Ben Hammersley’s speech to the IAAC


Source: My speech to the IAAC | Ben Hammersley’s Dangerous Precedent

IAAC stands for Information Assurance Advisory Council and is, to quote Hammersley, the UK’s talking shop for government, law enforcement, security services, and private companies around the issues of cybersecurity and the like.

Hammersley’s speech touches many topics, and is so good overall that it’s difficult to quote from, but I think one of the central points lies in this bit:

Fundamental Truth Number two is that the internet is the dominant platform for life in the 21st century.

We can bitch about it, but Facebook, Twitter, Google and all the rest are, in many ways the very definition of modern life in the democratic west. For many, a functioning internet with freedom of speech, and a good connection to the social networks of our choice is a sign not just of modernity, but of civilisation itself.

This is not because people are “addicted to the video screen”, or have some other patronising psychological diagnosis. But because the internet is where we live. It’s where we do business, where we meet, where we fall in love. It is the central platform for business, culture, and personal relationships. There’s not much else left.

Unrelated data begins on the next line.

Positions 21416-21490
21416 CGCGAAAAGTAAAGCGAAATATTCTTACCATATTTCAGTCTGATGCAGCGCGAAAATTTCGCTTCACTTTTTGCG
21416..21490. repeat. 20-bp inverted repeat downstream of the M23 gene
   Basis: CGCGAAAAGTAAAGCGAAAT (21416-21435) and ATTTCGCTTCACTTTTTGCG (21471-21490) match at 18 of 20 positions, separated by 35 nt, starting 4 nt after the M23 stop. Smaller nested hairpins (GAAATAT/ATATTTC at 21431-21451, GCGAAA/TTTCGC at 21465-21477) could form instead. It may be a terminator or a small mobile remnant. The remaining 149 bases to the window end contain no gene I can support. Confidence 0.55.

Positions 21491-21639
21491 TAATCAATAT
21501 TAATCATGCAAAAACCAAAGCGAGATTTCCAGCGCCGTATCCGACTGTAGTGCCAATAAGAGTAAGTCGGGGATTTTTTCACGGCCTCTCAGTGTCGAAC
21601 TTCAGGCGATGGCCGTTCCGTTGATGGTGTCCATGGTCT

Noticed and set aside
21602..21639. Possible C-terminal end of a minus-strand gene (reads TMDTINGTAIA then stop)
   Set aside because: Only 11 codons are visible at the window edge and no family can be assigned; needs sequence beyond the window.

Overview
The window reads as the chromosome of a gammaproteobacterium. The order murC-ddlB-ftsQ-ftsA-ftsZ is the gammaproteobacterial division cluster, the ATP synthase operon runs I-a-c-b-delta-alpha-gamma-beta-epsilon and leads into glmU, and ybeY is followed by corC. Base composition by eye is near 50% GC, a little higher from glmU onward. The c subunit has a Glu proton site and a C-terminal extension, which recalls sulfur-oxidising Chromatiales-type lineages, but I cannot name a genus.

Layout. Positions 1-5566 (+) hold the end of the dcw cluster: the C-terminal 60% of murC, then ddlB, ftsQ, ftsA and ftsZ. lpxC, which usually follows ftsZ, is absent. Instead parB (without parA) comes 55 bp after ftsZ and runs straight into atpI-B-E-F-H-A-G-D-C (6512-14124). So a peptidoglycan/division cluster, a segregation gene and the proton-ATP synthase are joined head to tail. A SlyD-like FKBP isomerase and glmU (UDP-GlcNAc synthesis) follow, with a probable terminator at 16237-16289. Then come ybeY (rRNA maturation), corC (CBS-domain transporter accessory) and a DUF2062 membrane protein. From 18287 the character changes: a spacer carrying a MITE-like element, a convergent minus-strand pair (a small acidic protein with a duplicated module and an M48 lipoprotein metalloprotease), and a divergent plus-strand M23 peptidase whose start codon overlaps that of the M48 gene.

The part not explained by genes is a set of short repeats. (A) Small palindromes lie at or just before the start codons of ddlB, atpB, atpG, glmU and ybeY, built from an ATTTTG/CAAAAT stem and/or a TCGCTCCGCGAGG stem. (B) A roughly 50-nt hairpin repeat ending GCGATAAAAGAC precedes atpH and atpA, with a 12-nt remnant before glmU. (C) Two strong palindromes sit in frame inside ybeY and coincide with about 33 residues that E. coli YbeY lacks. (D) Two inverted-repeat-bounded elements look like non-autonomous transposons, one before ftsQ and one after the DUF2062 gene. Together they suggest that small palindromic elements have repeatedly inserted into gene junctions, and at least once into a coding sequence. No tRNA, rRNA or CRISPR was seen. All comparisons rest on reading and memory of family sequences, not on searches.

To misunderstand the centrality of these services to today’s society is to make a fundamental error. The internet isn’t a luxury addition to life; for most people, knowingly or not, it is life.

I generally agree with Hammersley, I am more or less of his same generation, and I sometimes do what he does: being (quote) the translation layer, the guy who tells the older guys what’s going on with the younger guys, and explains to the younger guys why the weird decisions the older guys are coming up with are being made — although what I try to explain at times to the younger guys is that not all the values of older guys deserve to be uncritically thrown out of the window, and not all this technological progress we’re living has to be accepted unconditionally. There are important issues and tradeoffs to be understood and sometimes younger people just don’t seem to care, or care enough.

Hammersley’s speech has been quite inspiring and I’ll soon post a longer piece with my own observations.

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